un-acounted space in my C drive

This is a discussion on un-acounted space in my C drive within the Tech Board forums, part of the Community Boards category; @mkylman: Ofcourse, I know the size of a main folder includes the sizes of all the nested folders. And I ...

  1. #16
    Eager young mind
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    @mkylman:
    Ofcourse, I know the size of a main folder includes the sizes of all the nested folders. And I have set the status for all my hidden folders to "visible" anyhow. so, I know its more complicated that just a few hidden folders hogging up space.
    In the middle of difficulty, lies opportunity

  2. #17
    Reverse Engineer maxorator's Avatar
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    Format your drive and repartition it
    "The Internet treats censorship as damage and routes around it." - John Gilmore

  3. #18
    Eager young mind
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    well, that did hit me.. just want to keep that as the last option. but, seriously,Is there no other way of finding out what is wrong with my C drive?
    In the middle of difficulty, lies opportunity

  4. #19
    Super Moderator VirtualAce's Avatar
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    Do what Salem said. Listen to our suggestions. The only sure way to list every file and folder on your drive is to bypass the Windows API completely. The command prompt or the old DOS session won't lie to you. WYSIWYG with DOS. Not so with Windows as it can be exploited in a fraction of a second to show or not show different folders and files. AKA...rootkits.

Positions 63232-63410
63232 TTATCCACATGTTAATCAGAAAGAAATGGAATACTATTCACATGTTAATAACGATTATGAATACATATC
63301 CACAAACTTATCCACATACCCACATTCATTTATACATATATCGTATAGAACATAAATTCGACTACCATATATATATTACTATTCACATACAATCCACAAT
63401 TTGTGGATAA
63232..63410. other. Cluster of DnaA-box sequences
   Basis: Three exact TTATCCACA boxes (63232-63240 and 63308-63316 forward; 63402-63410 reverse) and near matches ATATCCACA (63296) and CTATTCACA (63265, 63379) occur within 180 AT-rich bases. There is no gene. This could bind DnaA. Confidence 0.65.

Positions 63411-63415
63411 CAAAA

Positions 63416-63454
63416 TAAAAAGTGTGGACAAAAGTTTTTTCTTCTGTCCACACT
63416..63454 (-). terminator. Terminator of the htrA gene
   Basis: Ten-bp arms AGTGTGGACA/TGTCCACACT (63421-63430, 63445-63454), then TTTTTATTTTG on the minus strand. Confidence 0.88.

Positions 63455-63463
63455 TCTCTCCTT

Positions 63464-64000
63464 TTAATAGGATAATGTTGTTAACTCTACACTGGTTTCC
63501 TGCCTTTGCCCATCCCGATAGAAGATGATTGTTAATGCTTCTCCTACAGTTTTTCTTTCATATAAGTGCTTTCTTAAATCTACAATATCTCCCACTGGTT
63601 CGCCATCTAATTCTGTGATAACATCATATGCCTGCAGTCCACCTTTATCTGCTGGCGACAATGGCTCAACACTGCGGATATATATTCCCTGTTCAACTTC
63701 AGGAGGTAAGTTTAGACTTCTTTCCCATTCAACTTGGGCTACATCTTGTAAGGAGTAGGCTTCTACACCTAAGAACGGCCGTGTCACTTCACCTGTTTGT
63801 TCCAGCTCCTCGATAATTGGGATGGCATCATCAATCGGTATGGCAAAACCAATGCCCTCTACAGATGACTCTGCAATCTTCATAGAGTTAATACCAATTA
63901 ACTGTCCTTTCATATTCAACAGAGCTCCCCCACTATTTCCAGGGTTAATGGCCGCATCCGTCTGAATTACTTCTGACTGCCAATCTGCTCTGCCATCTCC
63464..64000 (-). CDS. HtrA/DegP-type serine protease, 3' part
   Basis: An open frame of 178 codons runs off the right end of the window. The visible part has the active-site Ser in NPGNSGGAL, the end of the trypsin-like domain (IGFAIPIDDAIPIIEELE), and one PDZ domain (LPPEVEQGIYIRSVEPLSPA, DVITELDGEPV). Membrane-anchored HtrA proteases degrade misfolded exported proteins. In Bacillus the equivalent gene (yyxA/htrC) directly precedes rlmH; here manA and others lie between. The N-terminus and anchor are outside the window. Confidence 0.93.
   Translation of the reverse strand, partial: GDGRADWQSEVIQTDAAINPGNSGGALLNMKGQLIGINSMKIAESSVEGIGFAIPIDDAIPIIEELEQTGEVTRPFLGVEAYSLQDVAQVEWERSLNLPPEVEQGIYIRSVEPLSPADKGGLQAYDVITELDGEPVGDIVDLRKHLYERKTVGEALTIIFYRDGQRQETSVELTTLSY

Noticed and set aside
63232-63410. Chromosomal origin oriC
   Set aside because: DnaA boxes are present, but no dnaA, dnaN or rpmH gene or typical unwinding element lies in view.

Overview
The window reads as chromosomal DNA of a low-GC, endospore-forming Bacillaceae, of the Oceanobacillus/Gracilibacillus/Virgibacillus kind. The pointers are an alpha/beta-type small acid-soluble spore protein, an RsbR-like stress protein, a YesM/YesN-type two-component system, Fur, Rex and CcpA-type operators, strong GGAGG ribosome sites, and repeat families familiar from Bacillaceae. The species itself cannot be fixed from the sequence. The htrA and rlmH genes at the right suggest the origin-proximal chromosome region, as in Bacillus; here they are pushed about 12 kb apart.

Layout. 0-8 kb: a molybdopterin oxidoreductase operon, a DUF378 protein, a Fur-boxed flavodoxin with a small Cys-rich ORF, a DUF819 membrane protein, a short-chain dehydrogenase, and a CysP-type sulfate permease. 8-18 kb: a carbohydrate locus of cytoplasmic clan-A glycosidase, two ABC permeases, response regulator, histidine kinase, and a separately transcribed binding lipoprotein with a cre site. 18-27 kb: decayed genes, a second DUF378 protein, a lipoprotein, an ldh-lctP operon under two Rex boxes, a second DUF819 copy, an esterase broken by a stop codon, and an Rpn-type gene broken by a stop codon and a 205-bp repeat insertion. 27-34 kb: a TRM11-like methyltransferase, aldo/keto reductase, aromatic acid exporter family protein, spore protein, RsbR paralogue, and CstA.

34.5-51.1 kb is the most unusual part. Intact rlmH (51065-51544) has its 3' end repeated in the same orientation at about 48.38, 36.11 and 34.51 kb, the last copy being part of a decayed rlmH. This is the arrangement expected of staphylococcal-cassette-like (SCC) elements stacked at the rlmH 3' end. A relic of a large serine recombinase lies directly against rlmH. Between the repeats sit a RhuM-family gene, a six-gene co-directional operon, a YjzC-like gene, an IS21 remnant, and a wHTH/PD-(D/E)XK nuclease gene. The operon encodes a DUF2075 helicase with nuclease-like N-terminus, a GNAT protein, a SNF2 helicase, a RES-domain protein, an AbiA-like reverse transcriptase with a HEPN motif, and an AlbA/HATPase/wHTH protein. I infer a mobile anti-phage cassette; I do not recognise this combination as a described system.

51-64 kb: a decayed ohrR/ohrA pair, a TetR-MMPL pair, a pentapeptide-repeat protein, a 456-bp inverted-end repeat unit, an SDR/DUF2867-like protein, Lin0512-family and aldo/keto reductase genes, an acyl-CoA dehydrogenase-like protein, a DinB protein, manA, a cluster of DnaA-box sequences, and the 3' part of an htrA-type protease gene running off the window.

If the command prompt reports a discrepancy you probably have a file system issue.

    dir *.* /s /ash> "MyDrive.txt"

    This will report the size of every folder (directory) and file on the drive be it archive, system, or hidden. It will dump the results in MyDrive.txt.

    You guys who rely on the API to report your drive stats to you are being seriously misled. A small C program will do this for you in console mode and it will be correct. The API is not reliable, hence Windows Explorer or anything to do with Windows or inside of Windows will not be correct. It's just too easy to exploit it.

    The only other way is to read up on how to read the NTFS file system and write code that will do just that. After reading the file system you then do the same in the API and compare the results.

    There is a utility called Rootkit Revealer that does just this very thing. Google it.
    Last edited by VirtualAce; 10-25-2006 at 06:31 AM.

  5. #20
    Eager young mind
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    sorry about that, I logged in after a very long time and I just missed it.
    these were the numbers it showed at the end of the list :

    671,196,727 bytes
    3,358,853,840 bytes free
    which is in fact true. It shows there are onl about 3 GB left, But I dont follow the first part, why is it showing that only 0.6 GB of space is used? or am i missing something here?

    Is there a command that does not perform a recursively walk in each folder but just specifies the size of each folder? this list is too long.
    In the middle of difficulty, lies opportunity

  6. #21
    and the hat of wrongness Salem's Avatar
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    Use the 'du' command if you have cygwin installed

    du --help
    for lots of options
    If you dance barefoot on the broken glass of undefined behaviour, you've got to expect the occasional cut.
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  7. #22
    {Jaxom,Imriel,Liam}'s Dad Kennedy's Avatar
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    On windows/Dos, you can do

    dir /s

    to list subdirectories recursively.

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